Monday, June 15, 2009

Static Reflection

We all get into situation where we need to access class metadata like properties,methods and fields and we use reflection to accomplish it

private class Customer
{
public string LastName { get; set; }
}
[Test]
public void Test()
{
Assert.IsNotNull(typeof(Customer).GetProperty("LastName"));
}


but what will happen if we change the property name of “LastName” to “SurnName” ??



Our test will fail.



But there is a rescue on this one using linq expression trees.



public static class ReflectionExtensions
{
public static MethodInfo GetMethod<TTarget>(this TTarget target, Expression<Action<TTarget>> method)
{
return GetMethodInfo(method);
}

private static MethodInfo GetMethodInfo(Expression method)
{
if (method == null) throw new ArgumentNullException("method");

var lambda = method as LambdaExpression;
if (lambda == null) throw new ArgumentException("Not a lambda expression", "method");
if (lambda.Body.NodeType != ExpressionType.Call) throw new ArgumentException("Not a method call", "method");

return ((MethodCallExpression) lambda.Body).Method;
}

public static PropertyInfo GetProperty<TTarget>(this TTarget target, Expression<Func<TTarget, object>> property)
{
var info = GetMemberInfo(property) as PropertyInfo;
if (info == null) throw new ArgumentException("Member is not a property");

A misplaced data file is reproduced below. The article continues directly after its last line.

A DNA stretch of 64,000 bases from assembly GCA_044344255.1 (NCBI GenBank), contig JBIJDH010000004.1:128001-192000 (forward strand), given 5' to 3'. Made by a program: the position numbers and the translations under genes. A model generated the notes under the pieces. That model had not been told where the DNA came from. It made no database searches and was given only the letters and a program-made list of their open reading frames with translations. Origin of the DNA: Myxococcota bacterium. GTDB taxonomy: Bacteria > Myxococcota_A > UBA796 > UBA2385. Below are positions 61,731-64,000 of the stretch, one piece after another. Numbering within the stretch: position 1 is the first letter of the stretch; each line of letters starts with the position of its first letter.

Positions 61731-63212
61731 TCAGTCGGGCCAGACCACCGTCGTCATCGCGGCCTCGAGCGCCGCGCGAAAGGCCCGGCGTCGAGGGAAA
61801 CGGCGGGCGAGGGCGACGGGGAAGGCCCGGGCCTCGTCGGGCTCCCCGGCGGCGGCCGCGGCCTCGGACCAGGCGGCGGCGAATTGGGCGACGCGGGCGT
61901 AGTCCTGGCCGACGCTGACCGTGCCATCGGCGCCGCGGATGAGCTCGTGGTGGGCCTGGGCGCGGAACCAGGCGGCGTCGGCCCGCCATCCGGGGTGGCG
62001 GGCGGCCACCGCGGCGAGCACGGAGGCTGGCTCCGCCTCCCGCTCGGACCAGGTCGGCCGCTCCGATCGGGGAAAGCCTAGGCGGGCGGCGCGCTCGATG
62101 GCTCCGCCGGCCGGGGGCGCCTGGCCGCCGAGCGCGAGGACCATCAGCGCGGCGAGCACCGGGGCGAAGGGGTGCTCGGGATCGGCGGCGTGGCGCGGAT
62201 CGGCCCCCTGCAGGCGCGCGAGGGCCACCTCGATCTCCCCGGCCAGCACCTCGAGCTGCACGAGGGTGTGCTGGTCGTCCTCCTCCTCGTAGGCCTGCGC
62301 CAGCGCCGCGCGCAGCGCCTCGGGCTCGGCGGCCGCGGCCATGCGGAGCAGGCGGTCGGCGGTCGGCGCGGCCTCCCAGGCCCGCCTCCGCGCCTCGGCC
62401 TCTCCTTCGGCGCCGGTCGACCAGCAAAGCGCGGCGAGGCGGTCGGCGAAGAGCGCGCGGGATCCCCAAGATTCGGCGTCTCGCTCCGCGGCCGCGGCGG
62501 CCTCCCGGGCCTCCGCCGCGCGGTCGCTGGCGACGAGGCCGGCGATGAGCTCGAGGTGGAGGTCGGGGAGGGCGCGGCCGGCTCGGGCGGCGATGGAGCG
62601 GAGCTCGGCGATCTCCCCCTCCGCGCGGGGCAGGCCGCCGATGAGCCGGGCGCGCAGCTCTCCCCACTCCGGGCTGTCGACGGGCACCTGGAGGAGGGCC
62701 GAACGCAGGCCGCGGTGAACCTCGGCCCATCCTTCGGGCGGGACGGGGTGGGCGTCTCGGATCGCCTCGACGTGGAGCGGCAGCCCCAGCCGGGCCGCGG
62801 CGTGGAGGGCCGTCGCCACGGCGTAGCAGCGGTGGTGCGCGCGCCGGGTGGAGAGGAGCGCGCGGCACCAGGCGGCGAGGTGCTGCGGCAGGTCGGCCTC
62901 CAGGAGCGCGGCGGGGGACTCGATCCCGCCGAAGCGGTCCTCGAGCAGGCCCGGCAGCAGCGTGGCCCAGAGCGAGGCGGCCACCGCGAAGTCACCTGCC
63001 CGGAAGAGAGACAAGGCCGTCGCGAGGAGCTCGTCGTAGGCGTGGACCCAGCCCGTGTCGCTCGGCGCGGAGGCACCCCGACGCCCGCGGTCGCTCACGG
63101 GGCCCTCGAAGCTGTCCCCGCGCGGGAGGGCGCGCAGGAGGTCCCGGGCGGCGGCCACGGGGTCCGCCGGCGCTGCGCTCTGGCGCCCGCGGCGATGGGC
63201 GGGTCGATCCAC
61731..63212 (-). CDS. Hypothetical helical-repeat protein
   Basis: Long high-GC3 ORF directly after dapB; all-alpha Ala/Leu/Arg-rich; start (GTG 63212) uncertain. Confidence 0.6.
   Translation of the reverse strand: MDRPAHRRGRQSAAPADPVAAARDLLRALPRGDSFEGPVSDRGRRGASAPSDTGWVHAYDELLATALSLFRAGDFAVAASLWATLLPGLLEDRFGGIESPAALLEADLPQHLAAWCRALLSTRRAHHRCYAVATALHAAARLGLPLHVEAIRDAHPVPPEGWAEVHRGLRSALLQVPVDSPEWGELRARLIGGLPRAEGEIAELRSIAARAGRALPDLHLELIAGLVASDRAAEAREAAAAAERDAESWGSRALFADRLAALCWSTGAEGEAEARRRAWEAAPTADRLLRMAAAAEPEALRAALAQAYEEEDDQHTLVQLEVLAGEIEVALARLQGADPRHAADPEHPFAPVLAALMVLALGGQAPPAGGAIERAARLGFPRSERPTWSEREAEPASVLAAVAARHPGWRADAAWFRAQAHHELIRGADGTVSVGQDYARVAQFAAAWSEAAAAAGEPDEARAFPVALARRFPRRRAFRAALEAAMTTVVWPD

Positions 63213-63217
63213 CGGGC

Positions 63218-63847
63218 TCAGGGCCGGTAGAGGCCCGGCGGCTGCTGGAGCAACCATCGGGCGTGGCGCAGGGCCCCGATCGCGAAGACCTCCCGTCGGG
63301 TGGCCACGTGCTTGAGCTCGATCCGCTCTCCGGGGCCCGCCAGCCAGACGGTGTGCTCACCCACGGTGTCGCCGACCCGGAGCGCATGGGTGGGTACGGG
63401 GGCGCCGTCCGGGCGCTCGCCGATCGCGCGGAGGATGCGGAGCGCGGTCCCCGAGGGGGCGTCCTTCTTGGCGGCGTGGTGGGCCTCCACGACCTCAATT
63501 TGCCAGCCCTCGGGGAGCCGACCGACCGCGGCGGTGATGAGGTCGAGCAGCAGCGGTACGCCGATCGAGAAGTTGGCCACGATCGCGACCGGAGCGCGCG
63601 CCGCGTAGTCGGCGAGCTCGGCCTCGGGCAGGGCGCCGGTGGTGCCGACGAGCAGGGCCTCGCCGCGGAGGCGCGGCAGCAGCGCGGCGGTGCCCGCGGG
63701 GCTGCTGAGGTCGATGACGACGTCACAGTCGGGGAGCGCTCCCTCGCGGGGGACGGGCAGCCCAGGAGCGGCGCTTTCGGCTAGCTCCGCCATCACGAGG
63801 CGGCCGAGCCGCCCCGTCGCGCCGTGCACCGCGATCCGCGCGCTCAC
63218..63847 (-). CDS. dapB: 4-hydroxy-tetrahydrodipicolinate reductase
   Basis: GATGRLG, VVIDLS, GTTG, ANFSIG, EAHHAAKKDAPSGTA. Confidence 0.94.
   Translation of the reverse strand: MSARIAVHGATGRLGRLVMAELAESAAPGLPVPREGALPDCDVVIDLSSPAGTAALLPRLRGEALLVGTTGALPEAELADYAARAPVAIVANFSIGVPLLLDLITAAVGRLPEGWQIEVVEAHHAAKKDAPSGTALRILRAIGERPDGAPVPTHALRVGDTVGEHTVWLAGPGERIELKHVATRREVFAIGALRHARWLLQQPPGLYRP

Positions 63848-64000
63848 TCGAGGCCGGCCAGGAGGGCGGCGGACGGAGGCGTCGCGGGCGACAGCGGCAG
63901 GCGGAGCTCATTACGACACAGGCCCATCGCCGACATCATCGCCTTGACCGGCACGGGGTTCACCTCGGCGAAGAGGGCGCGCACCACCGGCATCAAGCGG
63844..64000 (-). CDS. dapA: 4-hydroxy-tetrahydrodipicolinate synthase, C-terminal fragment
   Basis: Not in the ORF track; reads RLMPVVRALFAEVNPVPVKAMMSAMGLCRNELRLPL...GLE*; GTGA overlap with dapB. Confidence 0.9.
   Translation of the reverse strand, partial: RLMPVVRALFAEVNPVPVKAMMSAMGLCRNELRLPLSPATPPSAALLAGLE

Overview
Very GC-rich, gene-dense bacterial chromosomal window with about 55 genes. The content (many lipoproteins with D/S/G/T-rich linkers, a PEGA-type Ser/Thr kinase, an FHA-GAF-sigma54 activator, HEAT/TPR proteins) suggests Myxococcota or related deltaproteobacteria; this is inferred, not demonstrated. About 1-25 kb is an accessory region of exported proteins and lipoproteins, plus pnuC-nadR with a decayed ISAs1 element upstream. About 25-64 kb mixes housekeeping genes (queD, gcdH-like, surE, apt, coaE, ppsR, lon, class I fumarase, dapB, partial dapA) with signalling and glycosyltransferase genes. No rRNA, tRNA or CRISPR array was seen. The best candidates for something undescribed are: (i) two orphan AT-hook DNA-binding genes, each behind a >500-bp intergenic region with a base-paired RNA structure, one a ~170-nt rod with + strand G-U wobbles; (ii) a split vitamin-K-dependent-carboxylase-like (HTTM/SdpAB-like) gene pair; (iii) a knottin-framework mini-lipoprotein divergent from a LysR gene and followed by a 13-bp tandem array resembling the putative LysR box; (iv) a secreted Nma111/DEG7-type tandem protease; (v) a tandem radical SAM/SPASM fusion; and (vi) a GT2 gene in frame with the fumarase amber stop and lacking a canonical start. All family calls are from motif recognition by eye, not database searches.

return info;
}


public static FieldInfo GetField<TTarget>(this TTarget target, Expression<Func<TTarget, object>> field)
{
var info = GetMemberInfo(field) as FieldInfo;
if (info == null) throw new ArgumentException("Member is not a field");

return info;
}

private static MemberInfo GetMemberInfo(Expression member)
{
if (member == null) throw new ArgumentNullException("member");

var lambda = member as LambdaExpression;
if (lambda == null) throw new ArgumentException("Not a lambda expression", "member");

MemberExpression memberExpr = null;


if (lambda.Body.NodeType == ExpressionType.Convert)
memberExpr = ((UnaryExpression) lambda.Body).Operand as MemberExpression;
else if (lambda.Body.NodeType == ExpressionType.MemberAccess)
memberExpr = lambda.Body as MemberExpression;

if (memberExpr == null) throw new ArgumentException("Not a member access", "member");

return memberExpr.Member;
}
}


Using the above class one can make the following tests pass

[TestFixture]
public class ReflectionExtensionsFixture
{

public string StringPropertyName { get; set; }

[Test]
public void Property_Info_Can_Be_Found()
{
PropertyInfo property = this.GetProperty(p=>p.StringPropertyName);

Assert.AreEqual("StringPropertyName", property.Name);
}
[Test]
public void Method_Info_Can_Be_Found()
{
MethodInfo methodInfo = this.GetMethod(p => p.PrivateMethod());

Assert.AreEqual("PrivateMethod", methodInfo.Name);
}
private void PrivateMethod()
{

}

public string field;
[Test]
public void FieldInfo_can_be_Found()
{
FieldInfo info = this.GetField(f=>field);
Assert.AreEqual("field", info.Name);
}
}


very cool!!! at my opinion. And you can find endless implementations of it.

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3 comments:

  1. Is there a way to make this work without instantiating an object? I want to say

    typeof(MyType).GetProperty...

    rather than

    new MyType().GetProperty...

    ReplyDelete
  2. could be!! if u use generics, more like
    new MemberNameReader<MyType>(...)

    ReplyDelete
  3. I'm just learning expression trees and this is a good example of how they can be used.

    ReplyDelete